A few weeks into the strike, local lawmakers visited Northwest to meet with some of the protesters. Afterward, U.S. Rep. Adam Smith, whose district includes the facility, spoke with DHS Secretary Jeh Johnson. In a later statement, Smith said that he “expressed [his] concerns [to Jeh Johnson] about the rising number of immigrants being deported.”

He also said that he sent letters to President Obama and Johnson asking for “prosecutorial discretion at all levels of immigration enforcement proceedings so that factors such as ties to the community are not ignored.” In addition, he said he urged “increased deportation relief for immediate relatives of U.S. citizens, Legal Permanent Residents, and DREAMers that continue to be deported while we wait for comprehensive immigration to come to the floor for a vote.”

“Increased levels of deportation have had a devastating impact on our community, and I hope action is taken to provide greater prosecutorial discretion,” he concluded.

News of the protest at Northwest has spread to immigrants at other facilities. At the Joe Corley Detention Facility in Conroe, Texas—also run by GEO Group—more than 100 detainees launched a hunger strike on March 16. And the retaliation for those strikers has also allegedly been harsh. According to Cristina Parker, an organizer with Austin-based Grassroots Leadership, some detainees at Corley have been shackled and isolated.

Diyadera Treviño of the Texas Undocumented Youth Alliance tells Free Speech Radio News that other detainees from the Texas facility were actually deported to Mexico and Honduras as a consequence of participating in the action.

“ICE and GEO have themselves identified people as leaders,” she says. “We’ve received calls from people they have already deported … who have called us and said ‘I was amongst the men participating in the hunger strike and I was intimidated and forced to sign my deportation removal [order].’”

In order to ensure the detainees’ right to go on hunger strike was being respected, ACLU attorneys tried to enter Corley last week; however, according to activists, they were denied access to the facility.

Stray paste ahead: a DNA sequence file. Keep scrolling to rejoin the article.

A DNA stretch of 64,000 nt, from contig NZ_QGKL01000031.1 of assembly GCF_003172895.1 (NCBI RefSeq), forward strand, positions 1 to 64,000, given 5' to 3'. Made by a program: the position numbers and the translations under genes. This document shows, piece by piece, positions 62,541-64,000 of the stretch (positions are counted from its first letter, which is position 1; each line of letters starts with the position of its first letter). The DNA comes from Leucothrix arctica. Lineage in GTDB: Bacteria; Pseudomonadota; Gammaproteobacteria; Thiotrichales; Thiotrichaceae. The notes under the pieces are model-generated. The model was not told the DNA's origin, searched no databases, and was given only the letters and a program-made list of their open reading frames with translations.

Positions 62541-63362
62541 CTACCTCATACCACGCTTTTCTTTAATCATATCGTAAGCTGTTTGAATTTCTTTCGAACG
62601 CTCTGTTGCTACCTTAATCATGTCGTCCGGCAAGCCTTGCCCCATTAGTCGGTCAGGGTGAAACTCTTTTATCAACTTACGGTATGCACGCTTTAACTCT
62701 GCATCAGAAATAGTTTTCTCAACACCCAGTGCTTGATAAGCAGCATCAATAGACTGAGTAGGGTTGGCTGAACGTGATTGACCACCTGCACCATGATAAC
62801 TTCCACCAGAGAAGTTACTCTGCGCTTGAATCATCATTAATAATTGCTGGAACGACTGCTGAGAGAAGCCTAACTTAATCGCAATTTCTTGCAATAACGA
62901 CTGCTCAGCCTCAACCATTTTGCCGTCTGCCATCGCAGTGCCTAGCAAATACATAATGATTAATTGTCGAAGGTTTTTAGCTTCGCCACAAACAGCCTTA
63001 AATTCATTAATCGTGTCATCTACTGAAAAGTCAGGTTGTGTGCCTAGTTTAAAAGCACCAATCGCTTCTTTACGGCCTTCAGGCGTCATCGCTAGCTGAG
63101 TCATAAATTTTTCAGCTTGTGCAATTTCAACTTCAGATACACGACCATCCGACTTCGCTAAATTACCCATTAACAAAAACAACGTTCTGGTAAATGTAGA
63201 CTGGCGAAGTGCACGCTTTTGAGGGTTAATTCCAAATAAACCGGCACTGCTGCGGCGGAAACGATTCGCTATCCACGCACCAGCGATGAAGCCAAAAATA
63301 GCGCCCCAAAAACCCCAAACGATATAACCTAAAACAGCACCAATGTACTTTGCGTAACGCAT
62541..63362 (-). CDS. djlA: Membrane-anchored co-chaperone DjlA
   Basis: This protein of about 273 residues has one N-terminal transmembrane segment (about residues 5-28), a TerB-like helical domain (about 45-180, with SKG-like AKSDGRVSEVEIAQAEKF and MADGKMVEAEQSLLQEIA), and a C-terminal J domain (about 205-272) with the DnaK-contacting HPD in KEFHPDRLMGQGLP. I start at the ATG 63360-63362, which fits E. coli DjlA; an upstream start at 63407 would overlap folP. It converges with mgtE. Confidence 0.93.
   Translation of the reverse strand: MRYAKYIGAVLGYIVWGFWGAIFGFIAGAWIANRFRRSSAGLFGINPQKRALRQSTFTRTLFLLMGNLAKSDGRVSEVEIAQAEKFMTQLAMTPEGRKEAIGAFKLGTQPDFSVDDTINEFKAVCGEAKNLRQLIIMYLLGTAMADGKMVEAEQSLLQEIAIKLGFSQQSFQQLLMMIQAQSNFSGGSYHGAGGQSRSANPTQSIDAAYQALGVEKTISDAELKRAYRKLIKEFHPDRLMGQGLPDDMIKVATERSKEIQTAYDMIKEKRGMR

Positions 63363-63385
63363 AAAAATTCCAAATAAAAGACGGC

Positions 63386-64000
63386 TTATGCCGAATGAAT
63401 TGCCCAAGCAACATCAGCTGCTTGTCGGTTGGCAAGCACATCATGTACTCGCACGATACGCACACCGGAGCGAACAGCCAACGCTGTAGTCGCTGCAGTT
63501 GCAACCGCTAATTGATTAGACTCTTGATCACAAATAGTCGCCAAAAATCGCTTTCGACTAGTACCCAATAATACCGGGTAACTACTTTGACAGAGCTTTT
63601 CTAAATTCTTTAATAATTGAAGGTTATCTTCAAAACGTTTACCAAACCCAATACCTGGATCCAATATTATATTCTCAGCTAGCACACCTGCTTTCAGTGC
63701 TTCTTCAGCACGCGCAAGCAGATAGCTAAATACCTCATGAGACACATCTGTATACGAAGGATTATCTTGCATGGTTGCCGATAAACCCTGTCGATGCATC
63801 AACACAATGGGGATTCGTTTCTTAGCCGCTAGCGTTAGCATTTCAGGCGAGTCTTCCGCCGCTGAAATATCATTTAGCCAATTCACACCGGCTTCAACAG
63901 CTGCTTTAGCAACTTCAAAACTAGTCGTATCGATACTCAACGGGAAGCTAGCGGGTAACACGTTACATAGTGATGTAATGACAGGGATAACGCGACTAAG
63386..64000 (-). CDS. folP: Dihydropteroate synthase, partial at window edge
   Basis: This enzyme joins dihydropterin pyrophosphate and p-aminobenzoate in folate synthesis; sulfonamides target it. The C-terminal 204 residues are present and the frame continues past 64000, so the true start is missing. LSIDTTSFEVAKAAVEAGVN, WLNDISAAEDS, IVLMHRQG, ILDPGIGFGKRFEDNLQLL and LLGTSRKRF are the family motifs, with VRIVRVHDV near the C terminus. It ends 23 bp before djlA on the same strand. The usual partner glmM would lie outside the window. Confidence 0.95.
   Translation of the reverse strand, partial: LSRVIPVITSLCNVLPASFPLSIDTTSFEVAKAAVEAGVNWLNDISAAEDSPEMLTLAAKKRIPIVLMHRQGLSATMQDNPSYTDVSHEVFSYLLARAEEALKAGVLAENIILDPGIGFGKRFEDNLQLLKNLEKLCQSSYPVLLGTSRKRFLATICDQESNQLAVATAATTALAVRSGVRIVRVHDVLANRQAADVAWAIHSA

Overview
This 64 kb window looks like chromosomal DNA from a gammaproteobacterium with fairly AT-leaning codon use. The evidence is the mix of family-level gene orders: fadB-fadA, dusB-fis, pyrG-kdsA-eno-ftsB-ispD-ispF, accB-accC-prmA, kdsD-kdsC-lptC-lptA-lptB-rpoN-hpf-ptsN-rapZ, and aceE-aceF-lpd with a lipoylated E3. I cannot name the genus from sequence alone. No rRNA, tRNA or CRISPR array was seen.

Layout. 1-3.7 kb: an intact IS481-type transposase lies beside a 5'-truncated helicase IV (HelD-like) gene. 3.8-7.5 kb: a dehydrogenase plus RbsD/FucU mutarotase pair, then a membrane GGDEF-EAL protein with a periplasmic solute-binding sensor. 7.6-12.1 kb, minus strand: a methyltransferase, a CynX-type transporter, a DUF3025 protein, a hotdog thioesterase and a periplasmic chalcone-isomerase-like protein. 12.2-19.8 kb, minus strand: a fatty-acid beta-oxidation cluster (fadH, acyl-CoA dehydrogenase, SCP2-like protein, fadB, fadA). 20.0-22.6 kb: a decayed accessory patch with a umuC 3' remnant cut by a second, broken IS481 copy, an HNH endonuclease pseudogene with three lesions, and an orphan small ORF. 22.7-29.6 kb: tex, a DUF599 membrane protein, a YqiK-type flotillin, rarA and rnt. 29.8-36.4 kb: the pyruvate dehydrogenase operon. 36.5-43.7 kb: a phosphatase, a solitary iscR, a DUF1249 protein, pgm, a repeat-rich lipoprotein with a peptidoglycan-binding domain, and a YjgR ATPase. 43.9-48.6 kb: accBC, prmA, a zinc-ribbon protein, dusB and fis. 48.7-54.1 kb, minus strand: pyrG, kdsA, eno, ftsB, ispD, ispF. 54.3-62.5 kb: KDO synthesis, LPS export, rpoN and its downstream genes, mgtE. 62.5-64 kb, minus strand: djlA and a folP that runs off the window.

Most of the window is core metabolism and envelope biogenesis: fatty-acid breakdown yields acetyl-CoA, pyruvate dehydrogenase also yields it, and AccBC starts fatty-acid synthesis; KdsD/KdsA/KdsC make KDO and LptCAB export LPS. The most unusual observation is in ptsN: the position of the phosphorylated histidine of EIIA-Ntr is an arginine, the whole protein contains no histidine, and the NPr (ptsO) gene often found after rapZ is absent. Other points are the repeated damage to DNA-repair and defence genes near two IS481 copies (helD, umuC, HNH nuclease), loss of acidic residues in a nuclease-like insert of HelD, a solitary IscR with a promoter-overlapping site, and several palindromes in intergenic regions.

ICE spokesperson Andrew Munoz said in a statement: "ICE fully respects the rights of all people to express their opinion without interference."

The strikes were staged in response to conditions at the individual facilities, but rallies to support the detainees in both centers will be part of the #2Million2Many National Day of Action on April 5. Organized by the National Day Labor Organizing Network (NDLON) to mark two million deportations under the Obama administration, activists have planned hunger strikes, marches and sit-ins in more than 40 cities across the country.

In San Francisco, for instance, members of the grassroots organization Mujeres Unidas y Activas will partake in a 24-hour fast beginning April 3, with a larger mass action on April 4. In Chicago, participants will march to protest at the Detention Center in Broadview, Ill.; Los Angeles groups will gather outside City Hall.  

Though the protesters’ demands for the administration vary somewhat from city to city, they include extending Deferred Action for Child Arrival (DACA) to all immigrants; issuing an executive order to halt all deportations; ending “Secure Communities” and other police/ICE collaboration programs; ending workplace enforcement programs such as “E-Verify” and I-9 audits; supporting the "Bring Them Home" Campaign; and granting humanitarian parole to deported parents who have been separated from their children.

“To date, the administration's announced immigration ‘initiatives’ have fallen far short, and failed to ease the tragic separation of families that devastate communities on a daily basis. Enough is enough. As organizations that see the devastation of deportations in our community, we cannot be silent, nor participate in programs that merely make cosmetic changes,” read a statement released by the coalition group SF Bay for Immigrant Justice about the campaign.

For the last five years, activists point out, a federal policy has required ICE to keep a minimum number of detainees in custody. “The fact is that Obama is not giving us any relief,” says Villalpando. “Congress set up a quota for ICE to have 34,000 [immigrants] any given day in detention centers.”

Though the 2015 federal budget does not include this specific mandate, it does earmark more than a billion dollars for detention beds. And in the meantime, immigrants continue to be detained, deported and separated from their families at a record pace.

“We want President Obama to be a real reformer, not the deporter-in-chief,” said Marisa Franco, campaign organizer for the National Day Laborer Organizing Network, in a statement about the Day of Action. “He can give immigrants relief with the stroke of a pen.” 

Rose Arrieta was born and raised in Los Angeles. She has worked in print, broadcast and radio, both mainstream and community oriented—including being a former editor of the Bay Area’s independent community bilingual biweekly El Tecolote. She currently lives in San Francisco, where she is a freelance journalist writing for a variety of outlets on social justice issues.